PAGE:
1.3. LAWS OF MOTION
The theory of gas turbine engines is based on the laws and principles of physics discussed in the subparagraphs that follow.
Newton's First Law of Motion. The first law states that a body in a state of rest remains at rest, and a body in motion tends to remain in motion at a constant speed and in a straight line, unless acted upon by some external force.
Newton's Second Law of Motion. The second law states that an imbalance of forces on a body produces or tends to produce an acceleration in the direction of the greater force, and the acceleration is directly proportional to the force and inversely proportional to the mass of the body.
Newton's Third Law of Motion. The third law states that for every action there is an equal and opposite reaction, and the two are directed along the same straight line.
Bernoulli's Principle. This principle states that if the velocity of a gas or liquid is increased its pressure will decrease. The opposite is also true. If the velocity of a gas or liquid is decreased its pressure will increase. This fact relates directly to the law of conservation of energy.
Einstein's Law of Conservation of Energy. This law states that the amount of energy in the universe remains constant. It is not possible to create or destroy energy; however, it may be transformed.
Boyle's Law. This law states that if the temperature of a confined gas is not changed, the pressure will increase in direct relationship to a decrease in volume. The opposite is also true -- the pressure will decrease as the volume is increased. A simple demonstration of how this works may be made with a toy balloon. If you squeeze the balloon, its volume is reduced, and the pressure of air inside the balloon is increased. If you squeeze hard enough, the pressure will burst the balloon.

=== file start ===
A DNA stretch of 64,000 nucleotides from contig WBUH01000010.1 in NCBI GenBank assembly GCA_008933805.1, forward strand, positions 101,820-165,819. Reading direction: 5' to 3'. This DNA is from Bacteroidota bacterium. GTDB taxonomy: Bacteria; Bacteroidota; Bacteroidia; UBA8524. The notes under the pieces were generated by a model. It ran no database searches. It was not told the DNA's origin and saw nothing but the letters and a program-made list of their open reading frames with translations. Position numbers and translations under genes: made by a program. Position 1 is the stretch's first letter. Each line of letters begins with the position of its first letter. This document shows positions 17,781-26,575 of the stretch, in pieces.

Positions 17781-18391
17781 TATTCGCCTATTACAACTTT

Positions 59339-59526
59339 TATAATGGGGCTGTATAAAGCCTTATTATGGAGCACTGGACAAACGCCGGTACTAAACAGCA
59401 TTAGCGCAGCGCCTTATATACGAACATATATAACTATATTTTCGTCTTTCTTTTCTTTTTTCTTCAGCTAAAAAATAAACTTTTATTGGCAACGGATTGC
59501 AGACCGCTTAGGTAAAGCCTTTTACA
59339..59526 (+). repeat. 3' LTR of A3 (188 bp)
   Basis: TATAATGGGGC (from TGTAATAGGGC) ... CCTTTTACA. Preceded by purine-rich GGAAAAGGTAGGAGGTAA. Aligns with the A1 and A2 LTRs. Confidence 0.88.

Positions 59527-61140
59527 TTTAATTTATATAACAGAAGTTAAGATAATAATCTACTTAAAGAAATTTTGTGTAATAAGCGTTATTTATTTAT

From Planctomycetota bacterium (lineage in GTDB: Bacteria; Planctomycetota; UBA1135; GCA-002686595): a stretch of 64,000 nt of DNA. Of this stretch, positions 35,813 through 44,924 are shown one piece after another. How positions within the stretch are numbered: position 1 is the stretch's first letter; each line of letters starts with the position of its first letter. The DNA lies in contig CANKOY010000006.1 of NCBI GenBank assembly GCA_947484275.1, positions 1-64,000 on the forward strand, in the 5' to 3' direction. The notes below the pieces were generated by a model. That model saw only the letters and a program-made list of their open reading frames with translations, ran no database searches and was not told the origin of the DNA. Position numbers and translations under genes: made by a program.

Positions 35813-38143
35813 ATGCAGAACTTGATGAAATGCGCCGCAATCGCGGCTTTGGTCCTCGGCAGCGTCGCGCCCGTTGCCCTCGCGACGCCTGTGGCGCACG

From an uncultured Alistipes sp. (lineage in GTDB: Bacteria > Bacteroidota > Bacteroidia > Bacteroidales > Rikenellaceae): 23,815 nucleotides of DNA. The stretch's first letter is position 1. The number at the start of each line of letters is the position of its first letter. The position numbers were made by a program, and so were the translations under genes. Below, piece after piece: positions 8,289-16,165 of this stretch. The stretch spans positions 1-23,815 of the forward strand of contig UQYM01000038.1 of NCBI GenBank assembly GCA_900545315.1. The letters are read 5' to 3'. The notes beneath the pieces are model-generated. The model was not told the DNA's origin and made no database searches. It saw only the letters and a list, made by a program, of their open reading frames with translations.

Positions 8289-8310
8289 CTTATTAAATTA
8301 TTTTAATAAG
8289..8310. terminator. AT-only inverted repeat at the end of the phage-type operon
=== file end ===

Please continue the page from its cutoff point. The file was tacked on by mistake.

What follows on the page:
Charles' Law. This law states that if a gas under constant pressure is so confined that it may expand, an increase in the temperature will cause an increase in volume. If you hold the inflated balloon over a stove, the increase in temperature will cause the air to expand and, if the heat is sufficiently great, the balloon will burst. Thus, the heat of combustion expands the air available within the combustion chamber of a gas turbine engine.
Pressure and Velocity. Air is normally thought of in relation to its temperature, pressure, and volume. Within a gas turbine engine the air is put into motion so now another factor must be considered, velocity. Consider a constant airflow through a duct. As long as the duct cross-sectional area remains unchanged, air will continue to flow at the same rate (disregard frictional loss). If the cross-sectional area of the duct should become smaller (convergent area), the airflow must increase velocity if it is to continue to flow the same number of pounds per second of airflow (Bernoulli's Principle). In order to obtain the necessary velocity energy to accomplish this, the air must give up some pressure and temperature energy (law of conservation of energy). The net result of flow through this restriction would be a decrease in pressure and temperature and an increase in velocity. The opposite would be true if air were to flow from a smaller into a larger duct (divergent area); velocity would then decrease, and pressure and temperature would increase. The throat of an automobile carburetor is a good example of the effect of airflow through a restriction (venturi); even on the hottest day the center portion of the carburetor feels cool. Convergent and divergent areas are used throughout a gas turbine engine to control pressure and velocity of the air-gas stream as it flows through the engine.